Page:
A mammogram is a special x-ray of the breast that can detect cancers that are too small for a woman or her doctor to feel. Screening aims to detect breast cancer at a very early stage when cure is more likely. The amount of radiation needed to produce a clear mammogram (picture) varies with breast size and density. To avoid undue exposure it is highly desirable to use the lowest possible dose of radiation needed. You can consult with top breast cancer surgeon in Sydney to discuss about mammography and cancer treatment.
A mammography detects over 90% of all breast cancer though a negative mammography does not necessarily indicate its absence. Mammography and clinical examination are complementary and if there is strong suspicion of a palpable lesion, the only way to make a positive diagnosis is by having a biopsy.
The results of several large studies have convincingly demonstrated that breast cancer screening by mammography reduces mortality by approximately 30% in women older than 50 years. The American Cancer Society states that women of 40 to 49 years of age should receive screening mammograms every one to two years. Yearly mammography screening is recommended for women of 50 years and older.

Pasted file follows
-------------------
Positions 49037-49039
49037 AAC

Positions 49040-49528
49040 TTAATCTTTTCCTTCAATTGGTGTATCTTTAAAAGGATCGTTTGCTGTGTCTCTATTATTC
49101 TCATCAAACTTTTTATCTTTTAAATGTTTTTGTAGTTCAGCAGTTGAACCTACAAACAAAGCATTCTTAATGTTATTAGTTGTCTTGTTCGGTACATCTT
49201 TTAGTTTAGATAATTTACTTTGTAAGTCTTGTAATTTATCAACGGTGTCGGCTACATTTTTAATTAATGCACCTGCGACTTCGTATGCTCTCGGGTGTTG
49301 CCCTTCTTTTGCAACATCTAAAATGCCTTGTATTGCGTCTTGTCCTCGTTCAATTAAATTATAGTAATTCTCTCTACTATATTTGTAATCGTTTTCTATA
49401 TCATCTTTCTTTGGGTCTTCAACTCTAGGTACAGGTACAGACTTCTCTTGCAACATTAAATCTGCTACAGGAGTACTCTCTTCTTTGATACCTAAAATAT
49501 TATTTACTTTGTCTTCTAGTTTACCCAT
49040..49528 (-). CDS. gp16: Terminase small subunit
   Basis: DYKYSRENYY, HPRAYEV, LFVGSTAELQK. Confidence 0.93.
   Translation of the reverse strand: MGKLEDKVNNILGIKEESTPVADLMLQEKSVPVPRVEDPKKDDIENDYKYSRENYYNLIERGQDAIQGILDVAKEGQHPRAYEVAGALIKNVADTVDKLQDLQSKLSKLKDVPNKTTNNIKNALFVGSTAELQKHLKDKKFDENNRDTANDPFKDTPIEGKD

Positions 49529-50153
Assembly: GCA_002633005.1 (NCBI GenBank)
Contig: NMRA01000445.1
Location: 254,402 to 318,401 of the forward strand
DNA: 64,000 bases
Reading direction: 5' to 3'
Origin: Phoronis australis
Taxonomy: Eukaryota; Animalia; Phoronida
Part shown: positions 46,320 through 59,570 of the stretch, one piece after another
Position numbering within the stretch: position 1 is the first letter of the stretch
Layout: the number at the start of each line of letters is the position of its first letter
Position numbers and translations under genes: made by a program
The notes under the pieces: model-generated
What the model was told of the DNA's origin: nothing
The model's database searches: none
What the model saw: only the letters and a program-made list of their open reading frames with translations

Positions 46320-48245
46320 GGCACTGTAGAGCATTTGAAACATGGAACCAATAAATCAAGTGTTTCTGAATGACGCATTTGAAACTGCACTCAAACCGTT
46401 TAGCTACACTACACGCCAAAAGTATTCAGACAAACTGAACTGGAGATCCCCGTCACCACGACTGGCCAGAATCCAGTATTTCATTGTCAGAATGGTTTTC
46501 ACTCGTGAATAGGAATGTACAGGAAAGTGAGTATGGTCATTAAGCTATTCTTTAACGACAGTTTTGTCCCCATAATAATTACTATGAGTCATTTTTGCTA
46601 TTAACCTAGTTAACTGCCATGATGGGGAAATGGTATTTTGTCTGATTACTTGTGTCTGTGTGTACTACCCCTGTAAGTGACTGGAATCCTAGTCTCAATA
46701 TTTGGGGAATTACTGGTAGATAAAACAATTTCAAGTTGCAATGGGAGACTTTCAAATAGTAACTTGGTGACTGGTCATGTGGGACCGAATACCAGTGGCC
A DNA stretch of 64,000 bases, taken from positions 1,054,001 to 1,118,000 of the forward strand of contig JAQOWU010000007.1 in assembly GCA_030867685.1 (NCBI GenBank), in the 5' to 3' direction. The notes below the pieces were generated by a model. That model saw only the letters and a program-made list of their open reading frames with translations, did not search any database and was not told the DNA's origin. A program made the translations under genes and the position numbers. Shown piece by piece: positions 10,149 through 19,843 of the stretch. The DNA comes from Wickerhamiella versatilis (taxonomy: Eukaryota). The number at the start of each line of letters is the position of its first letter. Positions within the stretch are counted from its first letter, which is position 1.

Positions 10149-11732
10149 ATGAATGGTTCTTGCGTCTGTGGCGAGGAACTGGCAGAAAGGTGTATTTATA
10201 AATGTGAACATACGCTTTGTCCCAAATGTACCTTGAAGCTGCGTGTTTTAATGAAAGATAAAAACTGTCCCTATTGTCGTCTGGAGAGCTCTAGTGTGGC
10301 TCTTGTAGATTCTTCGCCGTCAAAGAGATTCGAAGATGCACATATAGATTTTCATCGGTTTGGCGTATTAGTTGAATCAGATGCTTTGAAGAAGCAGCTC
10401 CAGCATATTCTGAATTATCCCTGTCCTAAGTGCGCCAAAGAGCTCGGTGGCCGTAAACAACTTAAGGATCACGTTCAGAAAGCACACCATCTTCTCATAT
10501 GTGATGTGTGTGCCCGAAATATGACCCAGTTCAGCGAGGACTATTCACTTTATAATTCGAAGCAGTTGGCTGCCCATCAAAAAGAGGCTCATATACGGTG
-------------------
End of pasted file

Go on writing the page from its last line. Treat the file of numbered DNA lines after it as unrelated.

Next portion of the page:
However the risks of any screening intervention need to be evaluated as closely as the benefits. The risks associated with mammography screening for breast cancer include, radiation exposure, false positives, and over-diagnosis. The risk of radiation-induced breast cancer from screening mammography is estimated to be minimal